Forbes rolled out their annual "Business of Baseball" franchise valuations list Wednesday, and according to the rankings, the White Sox are among the top 10 most valuable franchises in baseball.
The Sox come in at No. 10 with a valuation of 600 million, a 14 percent increase over the last year. Click this link for the specifics -- the most interesting one to me was the revenue per fan stat, which is pegged at 37. In reality, it's probably higher, as Forbes splits the populations of two-team metro areas in half, and at the risk of being stoned to death, the Cubs probably have more fans in the Chicagoland area than the White Sox.
Player expenses have more than doubled since 2003, when the Sox shelled out 68 million. But revenue has also doubled, from 106 million in 2003 to 214 million in 2012. And, in turn, the value of the franchise has skyrocketed, from 233 million in 2003 to 600 million in 2012.
The Sox are the most valuable team in the AL Central, with Minnesota (No. 14, 510 million), Detroit (No. 17, 478 million), Cleveland (No. 26, 410 million) and Kansas City (No. 27, 354 million) representing the rest of the division on the list.
With the Cubs back in the NLCS, White Sox fans have had to deal with another post-season of Cubs this and Cubs that. How does one escape it? Diehard White Sox fan John Kass of the Chicago Tribune comes on the podcast to talk with Chuck Garfien about his recent column entitled "Searching for a safe space in Cubslandia." Kass talks about how he's dealing with the Cubs success and how White Sox fans can find this safe space. He tells the story about taking the White Sox World Series trophy into a Chicago Tribune board meeting in 2005 to rub it in the faces of the Trib's executives who were all Cubs fans.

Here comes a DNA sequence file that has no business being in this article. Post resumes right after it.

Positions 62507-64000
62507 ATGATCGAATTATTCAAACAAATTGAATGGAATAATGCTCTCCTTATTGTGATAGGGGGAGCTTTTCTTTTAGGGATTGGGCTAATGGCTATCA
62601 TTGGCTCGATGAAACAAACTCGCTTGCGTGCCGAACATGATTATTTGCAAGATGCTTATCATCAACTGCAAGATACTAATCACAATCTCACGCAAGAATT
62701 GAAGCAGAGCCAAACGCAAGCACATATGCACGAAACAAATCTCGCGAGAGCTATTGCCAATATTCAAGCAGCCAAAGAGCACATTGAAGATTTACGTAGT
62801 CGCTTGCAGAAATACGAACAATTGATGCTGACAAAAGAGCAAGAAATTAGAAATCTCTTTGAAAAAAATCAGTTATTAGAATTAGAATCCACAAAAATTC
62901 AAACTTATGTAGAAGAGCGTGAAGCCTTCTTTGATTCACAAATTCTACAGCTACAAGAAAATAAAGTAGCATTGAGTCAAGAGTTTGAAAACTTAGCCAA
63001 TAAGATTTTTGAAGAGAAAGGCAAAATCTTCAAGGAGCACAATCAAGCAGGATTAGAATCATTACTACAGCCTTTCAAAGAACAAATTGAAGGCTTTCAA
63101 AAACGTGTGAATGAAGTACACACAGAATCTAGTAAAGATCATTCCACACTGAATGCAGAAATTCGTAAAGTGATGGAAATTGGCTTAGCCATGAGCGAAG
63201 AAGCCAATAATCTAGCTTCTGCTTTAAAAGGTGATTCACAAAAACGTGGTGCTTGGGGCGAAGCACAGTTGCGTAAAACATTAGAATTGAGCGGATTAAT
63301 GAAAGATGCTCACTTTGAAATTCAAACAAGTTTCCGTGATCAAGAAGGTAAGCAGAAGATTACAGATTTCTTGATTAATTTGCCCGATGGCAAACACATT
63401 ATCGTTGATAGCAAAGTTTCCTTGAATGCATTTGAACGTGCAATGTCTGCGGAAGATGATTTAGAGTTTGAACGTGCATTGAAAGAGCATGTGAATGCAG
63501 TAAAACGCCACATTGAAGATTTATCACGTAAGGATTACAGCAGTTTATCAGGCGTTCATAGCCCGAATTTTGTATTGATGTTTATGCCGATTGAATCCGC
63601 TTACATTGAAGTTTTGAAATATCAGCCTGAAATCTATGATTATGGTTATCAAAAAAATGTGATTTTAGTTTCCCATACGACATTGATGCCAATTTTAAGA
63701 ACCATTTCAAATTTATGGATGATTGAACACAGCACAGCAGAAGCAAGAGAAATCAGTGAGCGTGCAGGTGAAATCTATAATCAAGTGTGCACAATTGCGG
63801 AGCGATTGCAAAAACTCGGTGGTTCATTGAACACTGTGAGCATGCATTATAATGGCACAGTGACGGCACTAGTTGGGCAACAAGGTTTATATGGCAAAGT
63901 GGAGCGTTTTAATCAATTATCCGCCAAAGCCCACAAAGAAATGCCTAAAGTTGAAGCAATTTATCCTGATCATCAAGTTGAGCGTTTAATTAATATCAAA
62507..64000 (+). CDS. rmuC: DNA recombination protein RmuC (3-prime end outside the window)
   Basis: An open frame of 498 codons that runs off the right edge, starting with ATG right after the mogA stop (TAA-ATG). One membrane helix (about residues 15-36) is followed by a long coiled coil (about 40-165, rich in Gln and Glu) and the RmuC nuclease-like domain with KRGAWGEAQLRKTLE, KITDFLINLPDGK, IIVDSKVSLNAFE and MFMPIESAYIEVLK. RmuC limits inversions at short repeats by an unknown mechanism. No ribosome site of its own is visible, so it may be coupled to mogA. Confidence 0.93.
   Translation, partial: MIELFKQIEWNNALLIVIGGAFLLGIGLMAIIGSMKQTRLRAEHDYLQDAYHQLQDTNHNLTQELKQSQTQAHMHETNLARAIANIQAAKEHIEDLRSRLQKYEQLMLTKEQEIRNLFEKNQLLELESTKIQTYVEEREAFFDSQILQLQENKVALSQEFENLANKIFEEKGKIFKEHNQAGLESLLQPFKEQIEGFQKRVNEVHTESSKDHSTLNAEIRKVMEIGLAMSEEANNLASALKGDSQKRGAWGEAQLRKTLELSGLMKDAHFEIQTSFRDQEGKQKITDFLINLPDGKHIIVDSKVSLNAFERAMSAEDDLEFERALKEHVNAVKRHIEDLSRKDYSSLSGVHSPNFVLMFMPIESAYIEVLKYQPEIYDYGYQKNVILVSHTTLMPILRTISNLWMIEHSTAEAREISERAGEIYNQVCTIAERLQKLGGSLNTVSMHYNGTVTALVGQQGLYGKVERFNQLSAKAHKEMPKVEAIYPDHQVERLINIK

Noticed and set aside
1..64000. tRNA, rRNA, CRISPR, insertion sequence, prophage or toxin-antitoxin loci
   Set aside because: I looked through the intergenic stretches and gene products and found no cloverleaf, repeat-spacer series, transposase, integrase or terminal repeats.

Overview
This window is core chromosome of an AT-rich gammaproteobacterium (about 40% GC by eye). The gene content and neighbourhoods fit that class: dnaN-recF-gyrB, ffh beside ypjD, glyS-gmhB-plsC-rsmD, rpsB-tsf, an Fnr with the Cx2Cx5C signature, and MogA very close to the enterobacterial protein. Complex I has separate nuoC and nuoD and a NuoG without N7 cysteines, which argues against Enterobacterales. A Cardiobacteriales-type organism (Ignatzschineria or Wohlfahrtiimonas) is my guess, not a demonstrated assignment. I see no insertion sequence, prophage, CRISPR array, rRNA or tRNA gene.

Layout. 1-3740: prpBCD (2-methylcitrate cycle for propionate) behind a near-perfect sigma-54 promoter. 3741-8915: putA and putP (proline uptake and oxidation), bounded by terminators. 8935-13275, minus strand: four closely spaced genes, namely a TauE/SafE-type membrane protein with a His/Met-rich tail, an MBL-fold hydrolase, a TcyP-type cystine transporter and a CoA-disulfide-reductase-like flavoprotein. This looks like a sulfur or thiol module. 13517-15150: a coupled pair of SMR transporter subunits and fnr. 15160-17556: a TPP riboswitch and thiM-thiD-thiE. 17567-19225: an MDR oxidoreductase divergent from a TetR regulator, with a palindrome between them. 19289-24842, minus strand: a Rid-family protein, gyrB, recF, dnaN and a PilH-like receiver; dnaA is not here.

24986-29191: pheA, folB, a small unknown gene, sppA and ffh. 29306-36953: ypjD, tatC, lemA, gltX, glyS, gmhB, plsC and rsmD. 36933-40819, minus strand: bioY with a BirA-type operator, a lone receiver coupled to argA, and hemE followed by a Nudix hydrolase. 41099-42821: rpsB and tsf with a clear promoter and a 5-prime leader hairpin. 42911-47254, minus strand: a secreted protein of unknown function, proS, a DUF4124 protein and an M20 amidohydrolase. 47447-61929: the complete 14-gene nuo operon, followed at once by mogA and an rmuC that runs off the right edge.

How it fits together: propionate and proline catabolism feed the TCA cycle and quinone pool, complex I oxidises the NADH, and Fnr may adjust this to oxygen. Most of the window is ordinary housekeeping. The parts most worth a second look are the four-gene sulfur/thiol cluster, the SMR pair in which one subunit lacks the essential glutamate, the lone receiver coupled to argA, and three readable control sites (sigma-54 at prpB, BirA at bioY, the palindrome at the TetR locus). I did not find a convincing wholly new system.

Kass talks about how he watches the Cubs in the playoffs, the Chicago media coverage of their playoff run and how Cubs fans will react if they don't repeat as champions. Garfien and Kass also discuss the White Sox rebuild, the Cubs losing in 2003 and why Kass will be calling Cubs Pre and Post host David Kaplan in the middle of the night if and when the Cubs are eliminated.
Former White Sox pitcher Daniel Webb died at the age of 28 in an ATV accident on Saturday night, according to Humphreys County Sheriff Chris Davis.
Davis called it a “tragic accident, and we should rally around the family.”
Webb, a Paducah, Ky. native, was with the White Sox from 2013-16 and went 7-5 with a 4.50 ERA.
The White Sox released this statement:
Daniel left many friends within the Chicago White Sox organization, and we are all shocked and stunned by the news of last night's terrible accident. He was a terrific young man with a full life ahead of him. All thoughts and prayers go to his family and friends as they deal with today's tragic news.